But it is apparent that when it is convenient, God is blasphemed for judging and imposing death, and ridiculed for not imposing death. This exposes the bias with which this is approached, and the conclusions are forced to conform to personal belief.

(17-06-2012 12:56 PM)Seasbury Wrote:  ■Who did Cain have sex with to start his own people? Mom was the only one around…

Can you see the derision such a statement carries?

While I lean to the probability that there were other sons and daughters after Cain and Abel despite the fact that ch.5 indicates that Adam had them after Seth's birth (which would imply there were no other siblings from which to draw a wife), we still have no difficulty here despite the attempts to create one.

It could be that 1) the length of time between Cain's curse and his taking of a wife was a considerable amount of time, which, for the ages given that men lived to would have been a brief amount of time; 2) the error of limiting the events to a short period in which there could have been enough time to see a population increase is the only reason a difficulty arises.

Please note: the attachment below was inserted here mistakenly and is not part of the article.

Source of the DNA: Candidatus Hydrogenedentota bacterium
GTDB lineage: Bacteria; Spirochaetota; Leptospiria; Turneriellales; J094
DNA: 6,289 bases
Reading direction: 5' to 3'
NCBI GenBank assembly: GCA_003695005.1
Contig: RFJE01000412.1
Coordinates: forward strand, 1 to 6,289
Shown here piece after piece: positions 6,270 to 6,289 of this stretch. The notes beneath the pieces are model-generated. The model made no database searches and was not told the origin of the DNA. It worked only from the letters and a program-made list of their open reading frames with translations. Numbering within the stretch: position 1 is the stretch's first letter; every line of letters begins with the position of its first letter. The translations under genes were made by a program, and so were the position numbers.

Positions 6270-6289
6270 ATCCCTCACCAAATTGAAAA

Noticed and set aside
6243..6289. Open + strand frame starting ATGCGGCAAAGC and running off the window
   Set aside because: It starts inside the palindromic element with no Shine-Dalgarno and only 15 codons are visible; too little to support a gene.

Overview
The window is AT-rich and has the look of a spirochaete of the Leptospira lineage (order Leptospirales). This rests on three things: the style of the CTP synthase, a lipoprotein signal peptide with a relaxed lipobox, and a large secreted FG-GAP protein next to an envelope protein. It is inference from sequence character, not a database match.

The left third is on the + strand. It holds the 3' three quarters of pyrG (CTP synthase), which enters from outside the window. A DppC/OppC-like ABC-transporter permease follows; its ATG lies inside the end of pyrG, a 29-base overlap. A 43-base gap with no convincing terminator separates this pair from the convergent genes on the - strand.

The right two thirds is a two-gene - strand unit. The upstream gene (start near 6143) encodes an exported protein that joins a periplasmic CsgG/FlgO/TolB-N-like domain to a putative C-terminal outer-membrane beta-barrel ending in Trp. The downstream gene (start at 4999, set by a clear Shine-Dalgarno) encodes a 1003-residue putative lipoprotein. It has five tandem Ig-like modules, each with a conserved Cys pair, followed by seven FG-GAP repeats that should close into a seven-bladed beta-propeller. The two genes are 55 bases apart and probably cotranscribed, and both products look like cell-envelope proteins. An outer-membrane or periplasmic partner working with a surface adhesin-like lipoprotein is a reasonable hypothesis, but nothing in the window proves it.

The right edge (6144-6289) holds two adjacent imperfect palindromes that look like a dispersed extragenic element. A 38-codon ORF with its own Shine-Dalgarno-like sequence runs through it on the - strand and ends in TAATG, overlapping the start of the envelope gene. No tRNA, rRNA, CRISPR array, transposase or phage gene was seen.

I think Cain's fear evidences other people on the earth, all descended from Eve. Because we have no distinct mention of other siblings does not give us cause to reject the notion, just as we cannot reject the notion that God had commanded sacrifice for sin already, though we do not have a direct statement such as we find when the First Covenant was instituted.


(17-06-2012 12:56 PM)Seasbury Wrote:  Getting past Eden and moving on…
■In a relatively short period of time, there are tons of people milling about and god finds his creation extremely wicked and doing ungodly things — so he floods the earth killing everything except Noah, his three sons, and their wives. Now the world needs repopulating again! Was Noah part of Cain’s line?

No. While the names are similar, it is clear that Noah descends from Seth.